As if having unbeaten champion and 2016 Kentucky Derby (G1) favorite Nyquist weren’t enough of a smash in his first crop, the hits just keep on coming for sire sensation Uncle Mo. Another son, Outwork, booked his Derby ticket by capturing the Wood Memorial (G1), five years after Uncle Mo lost his perfect mark in the same race for the same connections – Repole Stable, trainer Todd Pletcher, and jockey John Velazquez.
Uncle Mo brought high hopes into his classic campaign, as the undefeated champion 2-year-old colt of 2010. After showing blistering speed to romp by more than 14 lengths in his Saratoga unveiling, he dominated the one-mile Champagne (G1) and the Breeders’ Cup Juvenile (G1) in his two-turn debut. Uncle Mo kicked off 2011 with another success in a forgettable race at Gulfstream (a custom-made mile event dubbed the Timely Writer), but it all came apart when he faded to third in the Wood.
Scratched from the Kentucky Derby when he just didn’t seem himself, Uncle Mo was subsequently diagnosed with a liver problem. He was not seen again until the Spa, where he was mugged at the wire of the seven-furlong King’s Bishop (G1) by Caleb’s Posse. Uncle Mo kept to one turn for the Kelso (G2), and readily dispatched older foes Jackson Bend and Jersey Town.
Now Uncle Mo would answer the distance question once and for all in the Breeders’ Cup Classic (G1). Or so we thought. Winding up 10th in the only poor effort of his life, he was found to have a recurrence of his old liver issue.
While Uncle Mo obviously rated as an exciting newcomer to the stallion ranks, few could have predicted just how successful his first crop would be. He topped the North American freshman sire list, and the overall 2-year-old sire list, and had a grand total of 10 juveniles in the Experimental Free Handicap.
In addition to Nyquist, who emulated Uncle Mo by clinching an Eclipse Award in the Breeders’ Cup Juvenile, he’s also responsible for Lecomte (G3) hero Mo Tom, butchered by his trips in both the Risen Star (G2) and Louisiana Derby (G2); Laoban, still a maiden but on the Derby bubble after accumulating points in the Gotham (G3), Sham (G3), and Blue Grass (G1); Santa Anita Derby (G1) third Uncle Lino (who’s reportedly not under Kentucky Derby consideration); and other stakes-winning sons Forevamo, Uncle Vinny, Uncle Brennie, and Abiding Star.
Uncle Mo’s fillies have also made a splash, led by Alcibiades (G1) heroine Gomo and Grade 2-placed Thrilled, who opened 2016 with a score in the Plum Pretty at Sunland. Most recently, Mokat just finished best of the rest behind Songbird in the Santa Anita Oaks (G1).
At this point, it’s an open question whether Uncle Mo can sire horses who excel at a classic distance. Hence the maternal half of the pedigree takes on added importance, and here Outwork may get enough help from his broodmare sire.
Both of Outwork’s parents were Repole runners. His dam, Nonna Mia, crushed a 5 1/2-furlong maiden before placing in the 2009 Frizette (G1) and Tempted (G3). She began her broodmare career by visiting Distorted Humor. The resulting foal, Nonna’s Boy, placed in the Gold Fever and Easy Goer on dirt, but earned his most notable win in the Lamplighter on the Monmouth Park turf.
Although Nonna Mia spent all of her brief career around one turn, she’s by 2003 Belmont S. (G1), Florida Derby (G1), and Wood Memorial victor Empire Maker. Himself the son of 1990 Kentucky Derby and Breeders’ Cup Classic (G1)-winning champion Unbridled, Empire Maker sired three-time Eclipse Award winner Royal Delta among a raft of high-class fillies. His Grade 1-winning sons Pioneerof the Nile and Bodemeister both had to settle for second in the Kentucky Derby (in 2009 and 2012, respectively), just like Empire Maker did. But Pioneerof the Nile had the satisfaction of siring Triple Crown winner American Pharoah.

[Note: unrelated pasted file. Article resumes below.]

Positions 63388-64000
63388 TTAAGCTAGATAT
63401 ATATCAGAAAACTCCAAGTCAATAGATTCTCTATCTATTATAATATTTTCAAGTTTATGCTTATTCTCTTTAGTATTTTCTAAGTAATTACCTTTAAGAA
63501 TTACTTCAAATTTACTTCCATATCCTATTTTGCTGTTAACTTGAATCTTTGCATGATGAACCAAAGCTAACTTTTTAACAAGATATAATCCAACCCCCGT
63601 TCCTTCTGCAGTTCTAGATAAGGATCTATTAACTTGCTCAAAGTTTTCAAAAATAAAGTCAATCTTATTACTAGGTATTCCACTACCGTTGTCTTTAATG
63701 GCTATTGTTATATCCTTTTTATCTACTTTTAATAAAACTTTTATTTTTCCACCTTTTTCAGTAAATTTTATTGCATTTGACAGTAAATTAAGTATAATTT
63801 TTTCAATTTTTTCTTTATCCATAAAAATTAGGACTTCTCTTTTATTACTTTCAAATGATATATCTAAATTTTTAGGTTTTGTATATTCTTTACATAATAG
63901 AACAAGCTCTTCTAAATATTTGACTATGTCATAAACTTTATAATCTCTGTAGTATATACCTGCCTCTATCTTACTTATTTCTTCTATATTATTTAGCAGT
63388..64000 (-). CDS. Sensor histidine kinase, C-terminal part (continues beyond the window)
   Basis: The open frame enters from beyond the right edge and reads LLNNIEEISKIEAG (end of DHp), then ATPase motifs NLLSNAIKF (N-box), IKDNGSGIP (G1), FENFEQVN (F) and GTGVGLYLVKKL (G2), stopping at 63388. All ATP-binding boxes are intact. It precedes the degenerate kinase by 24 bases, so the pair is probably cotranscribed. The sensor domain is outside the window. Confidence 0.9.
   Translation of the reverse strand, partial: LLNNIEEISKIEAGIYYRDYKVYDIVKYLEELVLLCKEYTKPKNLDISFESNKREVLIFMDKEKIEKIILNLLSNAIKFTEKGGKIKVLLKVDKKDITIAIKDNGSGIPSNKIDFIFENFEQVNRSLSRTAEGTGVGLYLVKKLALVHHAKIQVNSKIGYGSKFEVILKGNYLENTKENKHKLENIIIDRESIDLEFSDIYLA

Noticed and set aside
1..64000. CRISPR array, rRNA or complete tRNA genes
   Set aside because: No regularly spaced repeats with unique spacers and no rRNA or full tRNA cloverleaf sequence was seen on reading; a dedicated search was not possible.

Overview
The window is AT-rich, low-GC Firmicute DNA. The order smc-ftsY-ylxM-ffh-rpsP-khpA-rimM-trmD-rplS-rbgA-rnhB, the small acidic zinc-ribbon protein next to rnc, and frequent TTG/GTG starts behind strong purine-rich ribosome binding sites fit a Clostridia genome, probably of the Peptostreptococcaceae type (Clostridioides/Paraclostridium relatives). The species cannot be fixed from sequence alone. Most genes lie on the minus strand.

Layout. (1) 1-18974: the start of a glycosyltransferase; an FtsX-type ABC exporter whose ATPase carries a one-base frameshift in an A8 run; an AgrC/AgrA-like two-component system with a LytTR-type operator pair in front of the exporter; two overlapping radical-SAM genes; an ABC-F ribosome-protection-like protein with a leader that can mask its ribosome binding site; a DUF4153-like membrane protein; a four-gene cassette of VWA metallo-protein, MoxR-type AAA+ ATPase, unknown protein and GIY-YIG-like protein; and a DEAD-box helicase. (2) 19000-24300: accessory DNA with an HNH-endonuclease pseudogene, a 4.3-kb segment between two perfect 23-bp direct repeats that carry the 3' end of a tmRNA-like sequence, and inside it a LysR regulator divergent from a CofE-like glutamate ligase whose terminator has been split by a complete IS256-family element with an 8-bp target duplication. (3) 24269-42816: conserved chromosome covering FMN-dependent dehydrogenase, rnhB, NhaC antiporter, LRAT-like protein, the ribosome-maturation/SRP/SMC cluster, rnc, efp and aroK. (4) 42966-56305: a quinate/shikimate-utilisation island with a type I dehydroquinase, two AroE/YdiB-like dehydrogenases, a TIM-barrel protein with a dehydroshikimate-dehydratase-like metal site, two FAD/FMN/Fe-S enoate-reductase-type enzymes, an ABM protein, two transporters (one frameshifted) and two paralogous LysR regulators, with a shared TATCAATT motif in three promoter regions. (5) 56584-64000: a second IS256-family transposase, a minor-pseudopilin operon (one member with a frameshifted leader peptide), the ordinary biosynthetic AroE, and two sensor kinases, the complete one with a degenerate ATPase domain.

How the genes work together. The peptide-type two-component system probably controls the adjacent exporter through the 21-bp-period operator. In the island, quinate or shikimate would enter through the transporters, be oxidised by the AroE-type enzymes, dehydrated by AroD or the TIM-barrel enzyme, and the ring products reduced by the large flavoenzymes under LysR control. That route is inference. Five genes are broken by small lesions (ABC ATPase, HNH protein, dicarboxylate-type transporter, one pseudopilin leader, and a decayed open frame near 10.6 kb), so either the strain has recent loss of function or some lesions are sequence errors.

Nonna Mia is a three-quarter sister to another notable son of Pioneerof the Nile, Cairo Prince, who was for a time the leading contender for the 2014 Kentucky Derby. Victorious in the Nashua (G2) and Holy Bull (G2), Cairo Prince unfortunately sustained an injury that ruled him out of the classics and ultimately led to his retirement.
Nonna Mia and Cairo Prince were produced by the speedy Holy Bubbette, who scored both of her stakes wins (the Dixie Miss at Louisiana Downs and the Whimsical at Woodbine) at six furlongs. She also finished second in the Chaposa Springs (G3) over seven furlongs at Calder.
Holy Bubbette is by Hall of Famer Holy Bull, whose trademark speed propelled him to a series of victories – including the 1 1/4-mile Travers (G1) as well as the Metropolitan H. (G1) and Woodward (G1) over older horses – en route to 1994 Horse of the Year honors. A rare blemish came with his 12th in the Kentucky Derby.
During his successful stud career, Holy Bull etched his name in Derby history after all by siring Giacomo, the 50-1 winner in the 2005 Run for the Roses. Another prominent son, 2000 Breeders’ Cup Juvenile-winning champion Macho Uno, is now a successful sire himself.
Holy Bubbette’s dam, Juliac, has also produced Grade 2 vixen Sum Runner. Although Sum Runner earned her signature win in the seven-furlong Forward Gal (G2), she won a restricted stakes at 1 1/16 miles and placed third in the 1993 Fair Grounds Oaks (G3).
Outwork’s seventh dam, Now What, was the champion 2-year-old filly of 1939. His eighth dam, That’s That, is a full sister to Hall of Famer Sarazen.
Delving deep into the female line, Outwork shares an early 19th-century ancestress in common with 1911 Kentucky Derby winner Meridian. They descend from an even more remote tap root mare dating well back into the 18th century. This same tap root mare counts as a descendant (via another branch) the 1987 Derby and Preakness winner, Hall of Famer Alysheba. Such trivia doesn’t have a great bearing on Derby pedigree analysis, but it’s fun.
Pedigree information courtesy of Brisnet.
Photo courtesy of NYRA/Coglianese Photography/Joe Labozzetta.